For your car camping check-list - read this

For tips on what to wear when visiting a national park in a Campa – read this


I must start by saying, I never thought it was possible to miss a vehicle rental as much as we do. Whoever out there is currently driving Jucy’s HEY950, please give her a big hug and tell her we miss her dearly. In the 2 weeks that we had her, our Lucy became part of our family unit.

We began our journey in Christchurch. The Jucy crew was extremely helpful with making sure we had everything we needed for our road trip, including some great recommendations on places to visit. We stopped for groceries at a nearby mall, then immediately hit the road. Our first night in a holiday park, we met Paul and Betty Callahan, our campervan neighbors from Florida, USA, who were celebrating their 50th wedding anniversary by touring New Zealand in a Jucy Condo. The best part about being a Jucy customer, are the other Jucy friends you meet on the road. There is a camaraderie among Jucy’s that makes you feel like you have friends wherever you go.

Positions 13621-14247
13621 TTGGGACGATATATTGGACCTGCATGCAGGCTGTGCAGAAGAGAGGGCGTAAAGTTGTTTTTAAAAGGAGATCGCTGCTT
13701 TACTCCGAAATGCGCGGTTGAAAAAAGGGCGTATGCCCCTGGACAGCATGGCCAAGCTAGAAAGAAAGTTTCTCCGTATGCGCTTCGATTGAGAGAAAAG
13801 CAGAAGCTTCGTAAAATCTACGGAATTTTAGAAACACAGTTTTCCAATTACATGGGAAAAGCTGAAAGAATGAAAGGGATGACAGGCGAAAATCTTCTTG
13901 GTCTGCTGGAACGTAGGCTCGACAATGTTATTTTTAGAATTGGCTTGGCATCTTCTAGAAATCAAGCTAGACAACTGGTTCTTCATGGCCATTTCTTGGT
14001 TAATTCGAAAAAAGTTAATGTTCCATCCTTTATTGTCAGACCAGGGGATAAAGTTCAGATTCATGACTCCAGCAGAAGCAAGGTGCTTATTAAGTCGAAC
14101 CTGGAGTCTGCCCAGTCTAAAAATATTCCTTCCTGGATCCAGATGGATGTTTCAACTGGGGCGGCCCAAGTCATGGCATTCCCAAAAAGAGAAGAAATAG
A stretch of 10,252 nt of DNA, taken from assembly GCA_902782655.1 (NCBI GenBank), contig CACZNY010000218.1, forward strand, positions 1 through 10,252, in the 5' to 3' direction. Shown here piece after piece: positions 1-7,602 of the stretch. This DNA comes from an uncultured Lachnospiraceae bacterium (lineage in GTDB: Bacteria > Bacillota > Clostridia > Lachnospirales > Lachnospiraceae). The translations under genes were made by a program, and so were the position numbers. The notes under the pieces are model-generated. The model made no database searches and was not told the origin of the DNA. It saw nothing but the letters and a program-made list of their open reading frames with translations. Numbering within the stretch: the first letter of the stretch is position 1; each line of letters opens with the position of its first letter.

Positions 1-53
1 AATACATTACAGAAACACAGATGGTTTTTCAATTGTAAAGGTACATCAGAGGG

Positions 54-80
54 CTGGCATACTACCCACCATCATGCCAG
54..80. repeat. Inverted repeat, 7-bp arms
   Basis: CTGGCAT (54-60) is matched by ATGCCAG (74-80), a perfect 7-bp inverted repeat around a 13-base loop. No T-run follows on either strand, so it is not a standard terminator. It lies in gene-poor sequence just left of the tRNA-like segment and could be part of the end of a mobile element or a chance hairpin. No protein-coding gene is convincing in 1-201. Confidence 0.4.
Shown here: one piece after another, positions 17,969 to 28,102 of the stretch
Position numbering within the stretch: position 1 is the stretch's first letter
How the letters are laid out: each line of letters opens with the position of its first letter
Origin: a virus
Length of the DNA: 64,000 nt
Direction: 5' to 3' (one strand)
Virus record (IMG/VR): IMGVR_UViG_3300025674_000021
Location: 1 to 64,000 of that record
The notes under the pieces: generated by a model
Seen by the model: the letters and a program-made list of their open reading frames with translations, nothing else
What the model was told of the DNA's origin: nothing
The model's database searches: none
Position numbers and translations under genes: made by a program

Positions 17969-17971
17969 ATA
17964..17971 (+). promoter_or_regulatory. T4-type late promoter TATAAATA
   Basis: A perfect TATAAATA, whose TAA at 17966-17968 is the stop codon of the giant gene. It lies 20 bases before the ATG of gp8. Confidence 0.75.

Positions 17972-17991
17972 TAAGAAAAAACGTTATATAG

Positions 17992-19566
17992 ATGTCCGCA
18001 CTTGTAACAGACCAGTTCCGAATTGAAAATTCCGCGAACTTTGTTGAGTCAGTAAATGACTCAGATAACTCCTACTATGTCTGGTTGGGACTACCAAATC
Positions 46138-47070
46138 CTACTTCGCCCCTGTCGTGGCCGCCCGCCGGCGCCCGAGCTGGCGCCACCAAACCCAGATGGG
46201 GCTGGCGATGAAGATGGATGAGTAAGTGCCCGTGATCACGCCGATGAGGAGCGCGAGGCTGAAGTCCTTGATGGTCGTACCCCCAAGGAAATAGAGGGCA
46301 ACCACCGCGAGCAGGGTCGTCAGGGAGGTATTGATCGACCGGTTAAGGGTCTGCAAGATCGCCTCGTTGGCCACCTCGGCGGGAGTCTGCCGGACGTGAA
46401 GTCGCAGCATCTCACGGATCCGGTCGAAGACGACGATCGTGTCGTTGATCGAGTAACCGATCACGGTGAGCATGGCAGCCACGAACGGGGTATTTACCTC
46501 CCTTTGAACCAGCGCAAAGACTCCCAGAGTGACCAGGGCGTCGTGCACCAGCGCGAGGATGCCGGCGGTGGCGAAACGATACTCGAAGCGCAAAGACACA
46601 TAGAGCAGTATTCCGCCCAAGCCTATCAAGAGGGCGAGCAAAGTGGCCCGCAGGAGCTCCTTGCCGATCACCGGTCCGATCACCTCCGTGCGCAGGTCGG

The following day included swimming with over 100 dusky dolphins off the coast of Kaikoura. What an experience! We’re not huge fans of zoos with caged animals, so to be able to swim with dolphins in their natural habitat was something really special for each of us. Following our swim, we hit the road headed north towards Kaiteriteri Beach. The following morning we woke and walked along the beach. We visited Split Apple Rock and had one of the best burgers of our life at Fat Tui. Being from California and familiar with beautiful beaches, we decided to forego exploring Abel Tasman in depth and instead headed south to experience the glaciers and landscapes we don’t regularly get to see living on the coast of California.

On the way to Franz Josef, we stopped to see the beautiful Pancake Rocks and blowholes in Punakaiki then stayed in Hokitika for the night. A must see for anyone interested in the famed New Zealand glow worms, is the Hokitika Dell. Spending the evening surrounded by so many glowing lights in a quiet little dark dell was other-worldly!